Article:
If you’re merely annoyed or angered by the Twitter storms, then you may be comforted to know that they will prove to be a self-destroying phenomenon. The constant acceleration of the rhetorical violence employed, and the increasing sense in which these are circular firing squads, ensures that whatever communities have grown will shake themselves apart. Human beings are emotional creatures, and the constant inflation of the pressures they bring against each other can only lead to an ugly resolution. As I said before, this is not a phenomenon used to the online space. If you read Susan Faludi’s brilliant profile of Shulamith Firestone, you’ll see the way in which this is a cyclical phenomenon. It destroyed second wave feminism, and it crushed a woman of impeccable feminist credentials like Firestone. All the while, outside of the feminist group meetings in New York where these smaller storms raged, patriarchy ruled.
For myself, though, I take no pleasure in this state of affairs. Because the world desperately needs feminism. The world desperately needs a feminism that can win.
However people may now choose to believe that questions of political efficacy are inherently wicked, the question will and must remain: what good are you doing? What progress is being made? When people react to a trending topic as if that represents effective politics, something has gone deeply wrong. R Kelly still lives a very comfortable life, and I find Justine Sacco’s unemployment quite irrelevant to the question of AIDS in Africa. What is the best case scenario for political talk? That someone who is amenable to hearing the right message hears it, becomes engaged, and becomes involved. If Michelle Goldberg now lacks the requisite purity to even be listened to without becoming the subject of a Two Minutes Hate, what hope does some well-intentioned but clumsy kid have of navigating these waters? And if such a kid makes it in, they will learn to engage with these politics not in the spirit of growth and exploration, but in a self-defensive shell. No real movement for social justice can emerge from fear.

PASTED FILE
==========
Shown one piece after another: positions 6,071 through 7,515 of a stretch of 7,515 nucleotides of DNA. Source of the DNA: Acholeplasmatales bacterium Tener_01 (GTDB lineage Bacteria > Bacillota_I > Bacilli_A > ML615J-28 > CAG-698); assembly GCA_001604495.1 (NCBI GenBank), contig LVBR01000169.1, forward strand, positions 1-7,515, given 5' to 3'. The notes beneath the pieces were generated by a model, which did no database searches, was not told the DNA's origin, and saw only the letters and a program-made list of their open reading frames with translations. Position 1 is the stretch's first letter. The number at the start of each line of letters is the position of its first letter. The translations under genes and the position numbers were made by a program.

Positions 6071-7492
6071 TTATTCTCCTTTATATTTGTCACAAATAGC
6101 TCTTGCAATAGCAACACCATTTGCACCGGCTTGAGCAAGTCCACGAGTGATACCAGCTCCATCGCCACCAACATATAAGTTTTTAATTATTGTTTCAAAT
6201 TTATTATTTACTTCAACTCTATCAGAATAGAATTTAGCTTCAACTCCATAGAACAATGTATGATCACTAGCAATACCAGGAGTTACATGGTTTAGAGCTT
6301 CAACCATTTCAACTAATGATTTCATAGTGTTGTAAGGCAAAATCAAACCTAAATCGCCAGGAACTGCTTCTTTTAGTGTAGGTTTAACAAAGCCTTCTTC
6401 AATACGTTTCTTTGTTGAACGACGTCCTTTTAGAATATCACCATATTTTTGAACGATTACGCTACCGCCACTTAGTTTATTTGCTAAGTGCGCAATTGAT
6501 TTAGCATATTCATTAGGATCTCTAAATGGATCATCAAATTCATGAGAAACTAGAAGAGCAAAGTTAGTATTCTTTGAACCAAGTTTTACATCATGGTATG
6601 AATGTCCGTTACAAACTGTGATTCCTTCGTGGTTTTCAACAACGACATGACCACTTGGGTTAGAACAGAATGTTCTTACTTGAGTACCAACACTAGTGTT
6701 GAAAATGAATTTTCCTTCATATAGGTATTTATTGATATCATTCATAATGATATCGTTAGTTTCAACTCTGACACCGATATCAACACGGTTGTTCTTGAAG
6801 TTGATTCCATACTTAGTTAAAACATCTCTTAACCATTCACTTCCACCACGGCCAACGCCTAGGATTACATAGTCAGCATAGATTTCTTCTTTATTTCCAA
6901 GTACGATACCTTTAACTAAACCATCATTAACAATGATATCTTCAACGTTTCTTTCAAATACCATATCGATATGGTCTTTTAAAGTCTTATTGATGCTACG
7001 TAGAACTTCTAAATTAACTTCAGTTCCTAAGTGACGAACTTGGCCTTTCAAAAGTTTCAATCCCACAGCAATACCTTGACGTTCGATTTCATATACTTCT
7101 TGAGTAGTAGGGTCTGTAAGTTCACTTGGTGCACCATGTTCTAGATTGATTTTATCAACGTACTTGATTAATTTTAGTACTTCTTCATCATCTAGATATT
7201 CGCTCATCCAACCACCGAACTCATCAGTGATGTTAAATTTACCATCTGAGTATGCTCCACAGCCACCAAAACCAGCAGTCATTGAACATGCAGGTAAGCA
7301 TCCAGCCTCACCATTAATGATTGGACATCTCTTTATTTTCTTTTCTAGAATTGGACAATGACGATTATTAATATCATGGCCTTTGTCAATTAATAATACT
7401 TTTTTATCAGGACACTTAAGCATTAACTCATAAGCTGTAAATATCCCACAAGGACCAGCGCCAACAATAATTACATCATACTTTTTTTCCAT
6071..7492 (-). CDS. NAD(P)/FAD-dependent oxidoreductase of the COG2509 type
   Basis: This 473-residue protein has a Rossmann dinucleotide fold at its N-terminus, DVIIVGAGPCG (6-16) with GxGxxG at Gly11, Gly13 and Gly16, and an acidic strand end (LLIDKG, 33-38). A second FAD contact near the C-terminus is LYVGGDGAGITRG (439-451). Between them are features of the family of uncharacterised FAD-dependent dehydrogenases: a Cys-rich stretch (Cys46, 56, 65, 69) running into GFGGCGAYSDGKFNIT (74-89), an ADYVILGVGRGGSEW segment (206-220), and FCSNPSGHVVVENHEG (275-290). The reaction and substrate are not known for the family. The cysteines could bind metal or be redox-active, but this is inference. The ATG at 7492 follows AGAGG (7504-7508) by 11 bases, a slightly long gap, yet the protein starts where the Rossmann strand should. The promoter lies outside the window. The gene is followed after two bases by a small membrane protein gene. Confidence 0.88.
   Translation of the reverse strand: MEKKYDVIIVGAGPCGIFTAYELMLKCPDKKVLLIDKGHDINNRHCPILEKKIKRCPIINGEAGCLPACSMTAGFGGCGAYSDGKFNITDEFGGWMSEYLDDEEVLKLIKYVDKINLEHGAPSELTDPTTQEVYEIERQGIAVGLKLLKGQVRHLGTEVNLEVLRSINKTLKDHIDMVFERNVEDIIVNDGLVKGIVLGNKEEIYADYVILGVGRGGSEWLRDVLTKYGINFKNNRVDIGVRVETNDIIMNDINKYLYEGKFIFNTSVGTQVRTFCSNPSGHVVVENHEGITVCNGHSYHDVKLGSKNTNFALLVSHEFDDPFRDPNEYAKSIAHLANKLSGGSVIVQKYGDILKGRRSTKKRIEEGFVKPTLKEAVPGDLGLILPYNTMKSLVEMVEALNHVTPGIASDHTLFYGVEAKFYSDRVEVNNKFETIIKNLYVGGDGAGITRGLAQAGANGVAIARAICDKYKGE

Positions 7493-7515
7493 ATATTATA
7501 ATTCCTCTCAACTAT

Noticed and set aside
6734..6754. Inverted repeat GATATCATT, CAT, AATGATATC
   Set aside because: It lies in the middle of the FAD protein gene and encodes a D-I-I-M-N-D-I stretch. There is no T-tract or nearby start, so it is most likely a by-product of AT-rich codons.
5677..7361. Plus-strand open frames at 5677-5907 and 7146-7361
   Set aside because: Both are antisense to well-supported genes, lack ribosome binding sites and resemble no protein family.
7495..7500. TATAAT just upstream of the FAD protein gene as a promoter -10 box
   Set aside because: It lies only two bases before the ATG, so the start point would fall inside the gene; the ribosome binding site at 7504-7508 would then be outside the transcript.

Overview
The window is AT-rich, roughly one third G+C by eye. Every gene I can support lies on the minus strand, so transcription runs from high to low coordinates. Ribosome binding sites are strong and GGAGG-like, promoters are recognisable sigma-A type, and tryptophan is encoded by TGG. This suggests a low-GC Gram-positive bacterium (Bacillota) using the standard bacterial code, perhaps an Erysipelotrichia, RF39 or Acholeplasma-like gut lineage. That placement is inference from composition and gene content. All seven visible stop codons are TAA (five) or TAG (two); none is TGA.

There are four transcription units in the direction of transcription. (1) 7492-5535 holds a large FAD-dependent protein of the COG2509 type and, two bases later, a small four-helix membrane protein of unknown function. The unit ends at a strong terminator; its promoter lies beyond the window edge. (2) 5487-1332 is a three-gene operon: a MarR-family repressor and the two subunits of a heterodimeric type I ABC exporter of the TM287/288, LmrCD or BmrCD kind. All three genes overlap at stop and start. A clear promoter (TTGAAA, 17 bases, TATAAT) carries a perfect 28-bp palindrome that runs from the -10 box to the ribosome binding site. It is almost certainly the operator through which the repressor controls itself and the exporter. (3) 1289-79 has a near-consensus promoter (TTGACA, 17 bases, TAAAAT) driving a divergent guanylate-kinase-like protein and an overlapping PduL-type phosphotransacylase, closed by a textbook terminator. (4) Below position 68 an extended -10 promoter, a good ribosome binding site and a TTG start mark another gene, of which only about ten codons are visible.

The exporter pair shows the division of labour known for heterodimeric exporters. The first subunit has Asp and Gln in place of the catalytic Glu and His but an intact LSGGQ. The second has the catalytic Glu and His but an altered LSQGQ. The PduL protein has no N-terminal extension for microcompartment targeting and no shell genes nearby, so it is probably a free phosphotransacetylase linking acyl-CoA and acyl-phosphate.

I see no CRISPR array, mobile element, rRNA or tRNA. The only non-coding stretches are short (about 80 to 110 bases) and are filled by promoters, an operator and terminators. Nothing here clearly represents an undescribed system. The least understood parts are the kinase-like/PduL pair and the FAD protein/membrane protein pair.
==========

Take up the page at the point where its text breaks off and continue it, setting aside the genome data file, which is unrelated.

Gandhi said, “Recall the face of the poorest and weakest man you have seen, and ask yourself if this step you contemplate is going to be any use to him.” I think when it comes to ostensibly progressive politics, the inverse advice is also useful: think of the most privileged man you have any seen, and ask yourself if this step you contemplate is going to be of any threat. At the country club, if the notion of feminist Twitter wars ever crossed the mind of one of the rich old men who rule our world, it might, briefly, prompt a chuckle between puffs on his cigar.